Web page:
This 3-part series introduces the Indigenous teaching of the medicine wheel. Reflecting on Indigenous voices from across Canada, it proposes three unique ways that teachers and parents can use the medicine wheel to guide the young people in their life towards greater Heart-Mind well-being.
The medicine wheel is an important metaphor in many Indigenous cultures. It is often represented as a circle divided into four equal quadrants, like quarters of a pie. Each quadrant is a different colour and represents different aspects of the whole. All parts are interrelated, as they interact with and depend upon one another.
This series describes three unique ways that the lessons of the medicine wheel can be used to support Heart-Mind well-being. Just as all parts of the medicine wheel support each other, these lessons reinforce one another, and can be used together or separately to strengthen Heart-Mind well-being at home or in the classroom.
Lesson 1 - Learning is a cycle
In our eagerness for the youth we care about to learn new skills, memorize facts, and achieve learning competencies, we can often forget that learning is a process, not a destination. The medicine wheel can bring us back in touch with the process of learning by linking it to the gifts of the four directions - different qualities found in each quadrant of the circle - as in the medicine wheel designed by Cree Elder Michael Thrasher pictured below. Read on to learn how to guide the young people in your life in the learning process from east to north around the medicine wheel, while strengthening key elements of Heart-Mind well-being along the way!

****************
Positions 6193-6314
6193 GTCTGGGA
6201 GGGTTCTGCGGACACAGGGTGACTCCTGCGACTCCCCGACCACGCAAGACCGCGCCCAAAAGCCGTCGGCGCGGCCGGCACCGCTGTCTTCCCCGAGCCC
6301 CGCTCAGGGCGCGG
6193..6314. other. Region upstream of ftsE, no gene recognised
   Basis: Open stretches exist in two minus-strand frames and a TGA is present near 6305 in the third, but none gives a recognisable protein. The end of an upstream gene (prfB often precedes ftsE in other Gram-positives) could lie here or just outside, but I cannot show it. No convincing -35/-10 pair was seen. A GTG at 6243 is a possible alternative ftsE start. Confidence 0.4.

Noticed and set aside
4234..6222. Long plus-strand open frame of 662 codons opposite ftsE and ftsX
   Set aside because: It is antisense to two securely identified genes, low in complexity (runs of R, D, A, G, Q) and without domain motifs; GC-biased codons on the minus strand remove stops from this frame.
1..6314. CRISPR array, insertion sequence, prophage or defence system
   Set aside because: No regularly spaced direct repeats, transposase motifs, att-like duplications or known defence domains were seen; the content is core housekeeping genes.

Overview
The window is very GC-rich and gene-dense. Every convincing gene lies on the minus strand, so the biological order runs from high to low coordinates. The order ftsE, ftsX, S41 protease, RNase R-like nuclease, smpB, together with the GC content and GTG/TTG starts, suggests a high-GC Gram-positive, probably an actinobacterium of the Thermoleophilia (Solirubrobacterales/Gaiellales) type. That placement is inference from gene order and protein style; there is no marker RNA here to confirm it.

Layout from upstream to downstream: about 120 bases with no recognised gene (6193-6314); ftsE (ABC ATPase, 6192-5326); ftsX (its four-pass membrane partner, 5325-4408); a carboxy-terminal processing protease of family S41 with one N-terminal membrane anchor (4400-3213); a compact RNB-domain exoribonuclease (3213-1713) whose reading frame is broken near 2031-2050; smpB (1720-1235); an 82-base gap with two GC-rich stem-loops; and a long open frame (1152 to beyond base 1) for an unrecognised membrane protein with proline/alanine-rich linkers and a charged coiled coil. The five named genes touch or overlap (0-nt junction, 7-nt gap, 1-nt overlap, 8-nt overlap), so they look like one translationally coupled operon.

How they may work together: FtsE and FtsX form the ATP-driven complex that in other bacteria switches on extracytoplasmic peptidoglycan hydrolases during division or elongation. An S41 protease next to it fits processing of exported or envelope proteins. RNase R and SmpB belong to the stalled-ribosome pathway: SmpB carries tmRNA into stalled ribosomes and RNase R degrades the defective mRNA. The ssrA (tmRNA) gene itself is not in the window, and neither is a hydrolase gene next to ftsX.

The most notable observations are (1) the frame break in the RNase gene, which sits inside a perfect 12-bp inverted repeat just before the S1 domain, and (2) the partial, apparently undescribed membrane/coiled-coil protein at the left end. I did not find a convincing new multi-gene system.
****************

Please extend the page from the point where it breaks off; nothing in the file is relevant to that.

According to the medicine wheel, learning takes place by moving through stages of awareness, understanding, knowledge and wisdom from east to north in a clockwise direction.
1. East: The first stage of the learning process is vision, or awareness. We enter this stage of the learning process through our senses: sight, sound, touch, taste, and scent. In order to take in all the necessary information through our senses - and be fully aware - we need to tap into our capacity for being alert & engaged. We are in this stage when we encounter a new problem to solve, skill to learn, or concept to understand.
- Activate Learning: Strengthen youth's ability to be alert & engaged by guiding them through a raisin meditation. This activity, backed by science, has been proven to reduce stress and anxiety, which can get in the way of being fully aware and present.
2. South: The second stage of the learning process is time, which is linked to understanding. It encourages us to allow time to just be with our situation - be it solving a problem or learning something new - without trying to have it all figured out, or reacting to it in a harmful way. This stage encourages us to be secure & calm and to cope with the discomfort of uncertainty without being overwhelmed by worries, sadness, or anxiety. When we give learning time in this way, understanding has room to grow.
- Activate Learning: Incorporating stress-reduction practices into youth's daily routine, such as this 10-minute Heart-Mind Stress Reduction yoga video, can strengthen their ability to stay secure & calm when they experience stress or fear.
3. West: The third stage moves us into our analytical minds, inviting us to use reason and knowledge - as well as out-of-the-box thinking and creativity - to "figure it out." In order for our youth to be able to use their best critical thinking skills in this stage, we must help them stay alert & engaged and remain on-track with their learning goals.
- Activate Learning: Encourage the youth you care about to get moving! By this stage of the learning process, it can be hard for young people to stay focused. Research shows that just 10 minutes of mild aerobic exercise - like riding a bike, dancing slowly, or taking a walk around the block - can strenthen the part of our brains that help us stay on track with our goals.